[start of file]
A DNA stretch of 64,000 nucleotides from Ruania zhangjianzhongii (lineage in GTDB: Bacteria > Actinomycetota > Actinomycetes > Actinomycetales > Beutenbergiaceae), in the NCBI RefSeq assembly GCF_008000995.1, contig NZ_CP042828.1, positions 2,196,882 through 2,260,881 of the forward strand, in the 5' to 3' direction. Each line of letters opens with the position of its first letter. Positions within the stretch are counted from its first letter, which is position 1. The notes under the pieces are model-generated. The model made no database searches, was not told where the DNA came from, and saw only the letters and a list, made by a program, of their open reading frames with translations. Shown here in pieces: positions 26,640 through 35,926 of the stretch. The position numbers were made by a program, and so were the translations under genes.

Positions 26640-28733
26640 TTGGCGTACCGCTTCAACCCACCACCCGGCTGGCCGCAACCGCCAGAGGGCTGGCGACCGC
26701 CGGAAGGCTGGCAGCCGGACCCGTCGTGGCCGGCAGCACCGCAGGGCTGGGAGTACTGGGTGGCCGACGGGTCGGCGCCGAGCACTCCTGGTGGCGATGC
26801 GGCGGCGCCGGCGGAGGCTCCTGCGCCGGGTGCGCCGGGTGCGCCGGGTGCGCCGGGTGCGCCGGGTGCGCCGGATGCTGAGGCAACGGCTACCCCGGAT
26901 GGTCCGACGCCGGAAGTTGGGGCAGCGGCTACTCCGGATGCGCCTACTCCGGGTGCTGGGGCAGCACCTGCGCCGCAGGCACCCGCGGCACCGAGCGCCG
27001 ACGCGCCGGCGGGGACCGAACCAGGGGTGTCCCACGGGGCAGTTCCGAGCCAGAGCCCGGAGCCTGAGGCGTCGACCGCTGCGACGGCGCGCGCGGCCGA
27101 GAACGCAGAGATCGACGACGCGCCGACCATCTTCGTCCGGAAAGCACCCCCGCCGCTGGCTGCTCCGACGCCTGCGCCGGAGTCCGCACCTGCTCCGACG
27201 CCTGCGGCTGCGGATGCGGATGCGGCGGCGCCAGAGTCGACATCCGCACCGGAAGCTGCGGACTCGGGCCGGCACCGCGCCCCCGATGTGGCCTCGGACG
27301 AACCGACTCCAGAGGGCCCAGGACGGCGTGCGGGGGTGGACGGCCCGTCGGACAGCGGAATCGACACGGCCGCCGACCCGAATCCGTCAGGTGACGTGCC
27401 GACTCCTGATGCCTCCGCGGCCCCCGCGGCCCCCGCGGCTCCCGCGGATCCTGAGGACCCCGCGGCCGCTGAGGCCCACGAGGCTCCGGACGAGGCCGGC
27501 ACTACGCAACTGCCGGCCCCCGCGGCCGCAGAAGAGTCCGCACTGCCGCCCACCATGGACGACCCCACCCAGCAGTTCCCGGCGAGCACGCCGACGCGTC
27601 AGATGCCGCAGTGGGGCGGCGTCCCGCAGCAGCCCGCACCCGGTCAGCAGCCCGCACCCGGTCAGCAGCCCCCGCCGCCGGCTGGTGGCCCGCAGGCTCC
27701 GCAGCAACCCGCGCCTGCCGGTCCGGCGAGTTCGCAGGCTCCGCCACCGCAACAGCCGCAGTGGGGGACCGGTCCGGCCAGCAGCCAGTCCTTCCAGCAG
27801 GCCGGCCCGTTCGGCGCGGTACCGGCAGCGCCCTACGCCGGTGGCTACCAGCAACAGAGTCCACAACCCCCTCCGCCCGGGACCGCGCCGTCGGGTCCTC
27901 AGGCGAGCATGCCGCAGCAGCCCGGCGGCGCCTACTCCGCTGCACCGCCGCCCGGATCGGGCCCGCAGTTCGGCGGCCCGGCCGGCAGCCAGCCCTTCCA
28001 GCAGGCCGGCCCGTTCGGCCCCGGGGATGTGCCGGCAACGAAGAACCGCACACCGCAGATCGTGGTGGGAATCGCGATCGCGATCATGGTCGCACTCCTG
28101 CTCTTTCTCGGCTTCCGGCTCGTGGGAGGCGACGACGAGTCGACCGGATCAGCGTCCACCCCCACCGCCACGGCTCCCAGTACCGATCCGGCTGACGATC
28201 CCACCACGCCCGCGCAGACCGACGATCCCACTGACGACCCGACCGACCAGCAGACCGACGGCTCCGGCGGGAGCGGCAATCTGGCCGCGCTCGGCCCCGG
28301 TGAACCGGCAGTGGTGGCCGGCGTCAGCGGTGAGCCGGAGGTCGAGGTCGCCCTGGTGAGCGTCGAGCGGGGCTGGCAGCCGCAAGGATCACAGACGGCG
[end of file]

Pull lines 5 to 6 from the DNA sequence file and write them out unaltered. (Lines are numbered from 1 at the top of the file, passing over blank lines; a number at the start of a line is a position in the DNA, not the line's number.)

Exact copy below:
26801 GGCGGCGCCGGCGGAGGCTCCTGCGCCGGGTGCGCCGGGTGCGCCGGGTGCGCCGGGTGCGCCGGGTGCGCCGGATGCTGAGGCAACGGCTACCCCGGAT
26901 GGTCCGACGCCGGAAGTTGGGGCAGCGGCTACTCCGGATGCGCCTACTCCGGGTGCTGGGGCAGCACCTGCGCCGCAGGCACCCGCGGCACCGAGCGCCG